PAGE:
Blog
About

7
views
0
recommends
+1 Recommend
0 collections
    0
    shares
      • Record: found
      • Abstract: found
      • Article: found
      Is Open Access

      Advancing characterisation with statistics from correlative electron diffraction and X-ray spectroscopy, in the scanning electron microscope

      Preprint

      Read this article at

      Bookmark
          There is no author summary for this article yet. Authors can add summaries to their articles on ScienceOpen to make them more accessible to a non-specialist audience.

          Abstract

          The routine and unique determination of minor phases in microstructures is critical to materials science. In metallurgy alone, applications include alloy and process development and the understanding of degradation in service. We develop a correlative method, exploring superalloy microstructures which are examined in the scanning electron microscope (SEM) using simultaneous energy dispersive X-ray spectroscopy (EDS) and electron backscatter diffraction (EBSD). This is performed at an appropriate length scale for characterisation of carbide phases, shape, size, location, and distribution. EDS and EBSD data are generated using two different physical processes, but each provide a signature of the material interacting with the incoming electron beam. Recent advances in post-processing, driven by "big data" approaches, include use of principal component analysis (PCA). Components are subsequently characterised to assign labels to a mapped region. To provide physically meaningful signals, the principal components may be rotated to control the distribution of variance. In this work, we develop this method further through a weighted PCA approach. We use the EDS and EBSD signals concurrently, thereby labelling each region using both EDS (chemistry) and EBSD (crystal structure) information. This provides a new method of amplifying signal-to-noise for very small phases in mapped regions, especially where the EDS or EBSD signal is not unique enough alone for classification.

          Related collections

          Most cited references 33

          • Record: found
          • Abstract: not found
          • Article: not found

          The Application of Electronic Computers to Factor Analysis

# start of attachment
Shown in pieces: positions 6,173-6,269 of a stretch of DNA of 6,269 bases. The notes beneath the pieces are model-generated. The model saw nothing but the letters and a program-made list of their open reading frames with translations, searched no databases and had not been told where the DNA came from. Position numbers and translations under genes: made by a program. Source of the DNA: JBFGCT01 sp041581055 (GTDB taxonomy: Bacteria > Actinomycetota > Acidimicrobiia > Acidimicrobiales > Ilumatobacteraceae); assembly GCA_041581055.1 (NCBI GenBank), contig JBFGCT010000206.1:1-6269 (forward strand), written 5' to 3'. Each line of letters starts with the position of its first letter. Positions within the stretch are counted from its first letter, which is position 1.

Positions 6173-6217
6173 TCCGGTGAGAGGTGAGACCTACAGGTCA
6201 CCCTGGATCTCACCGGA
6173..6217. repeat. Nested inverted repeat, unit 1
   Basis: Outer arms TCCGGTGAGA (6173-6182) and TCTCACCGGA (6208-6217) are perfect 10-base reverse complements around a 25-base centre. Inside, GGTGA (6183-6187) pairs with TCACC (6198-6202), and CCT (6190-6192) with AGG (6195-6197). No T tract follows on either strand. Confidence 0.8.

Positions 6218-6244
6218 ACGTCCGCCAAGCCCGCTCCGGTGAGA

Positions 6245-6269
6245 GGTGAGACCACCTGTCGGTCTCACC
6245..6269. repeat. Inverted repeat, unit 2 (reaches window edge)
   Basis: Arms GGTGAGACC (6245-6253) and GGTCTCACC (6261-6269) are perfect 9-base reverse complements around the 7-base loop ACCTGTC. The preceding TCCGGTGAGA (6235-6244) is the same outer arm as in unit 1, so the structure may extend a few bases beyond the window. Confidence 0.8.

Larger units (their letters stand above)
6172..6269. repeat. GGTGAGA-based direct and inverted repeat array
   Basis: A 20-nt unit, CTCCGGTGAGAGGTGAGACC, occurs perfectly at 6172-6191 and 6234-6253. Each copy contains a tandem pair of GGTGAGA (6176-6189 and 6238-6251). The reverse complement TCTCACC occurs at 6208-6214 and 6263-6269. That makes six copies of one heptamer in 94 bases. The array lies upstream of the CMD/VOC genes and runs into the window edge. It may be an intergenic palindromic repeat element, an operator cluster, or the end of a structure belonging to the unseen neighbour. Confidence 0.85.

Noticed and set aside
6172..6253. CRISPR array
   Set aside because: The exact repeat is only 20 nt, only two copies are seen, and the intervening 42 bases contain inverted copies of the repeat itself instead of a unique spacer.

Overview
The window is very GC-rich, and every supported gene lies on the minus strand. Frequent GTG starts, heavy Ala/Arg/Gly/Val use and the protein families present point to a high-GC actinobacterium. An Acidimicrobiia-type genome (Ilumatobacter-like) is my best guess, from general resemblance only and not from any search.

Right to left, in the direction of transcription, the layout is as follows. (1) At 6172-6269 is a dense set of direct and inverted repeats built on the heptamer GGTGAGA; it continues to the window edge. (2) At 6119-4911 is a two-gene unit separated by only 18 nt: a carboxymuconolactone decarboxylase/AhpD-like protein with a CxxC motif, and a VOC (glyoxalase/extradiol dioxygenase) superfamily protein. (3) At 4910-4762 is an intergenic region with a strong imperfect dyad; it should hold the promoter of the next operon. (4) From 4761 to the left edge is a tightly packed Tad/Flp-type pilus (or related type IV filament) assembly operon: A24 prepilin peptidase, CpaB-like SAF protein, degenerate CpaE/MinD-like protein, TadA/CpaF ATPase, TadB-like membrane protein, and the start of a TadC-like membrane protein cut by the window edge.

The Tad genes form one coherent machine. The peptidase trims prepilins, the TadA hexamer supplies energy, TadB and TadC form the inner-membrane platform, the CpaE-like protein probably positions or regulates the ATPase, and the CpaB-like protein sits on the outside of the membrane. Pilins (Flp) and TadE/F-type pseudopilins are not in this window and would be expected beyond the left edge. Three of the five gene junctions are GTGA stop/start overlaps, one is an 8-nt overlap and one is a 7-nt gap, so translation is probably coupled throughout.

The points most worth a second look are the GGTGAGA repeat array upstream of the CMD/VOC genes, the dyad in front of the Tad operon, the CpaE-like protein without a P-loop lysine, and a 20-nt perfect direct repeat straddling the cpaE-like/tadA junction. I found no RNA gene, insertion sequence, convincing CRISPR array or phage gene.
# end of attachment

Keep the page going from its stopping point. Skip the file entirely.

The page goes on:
H. F. Kaiser (1960)
            Bookmark
            • Record: found
            • Abstract: not found
            • Article: not found

            Principal component analysis

              Bookmark
              • Record: found
              • Abstract: found
              • Article: not found

              Principal component analysis: a review and recent developments.

              Large datasets are increasingly common and are often difficult to interpret. Principal component analysis (PCA) is a technique for reducing the dimensionality of such datasets, increasing interpretability but at the same time minimizing information loss. It does so by creating new uncorrelated variables that successively maximize variance. Finding such new variables, the principal components, reduces to solving an eigenvalue/eigenvector problem, and the new variables are defined by the dataset at hand, not a priori, hence making PCA an adaptive data analysis technique. It is adaptive in another sense too, since variants of the technique have been developed that are tailored to various different data types and structures. This article will begin by introducing the basic ideas of PCA, discussing what it can and cannot do. It will then describe some variants of PCA and their application.
                Bookmark

                Author and article information

                Journal
                12 August 2019
                Article
                1908.04084

                http://arxiv.org/licenses/nonexclusive-distrib/1.0/

                Custom metadata
                As submitted for peer review
                cond-mat.mtrl-sci

                Condensed matter

                Comments

                Comment on this article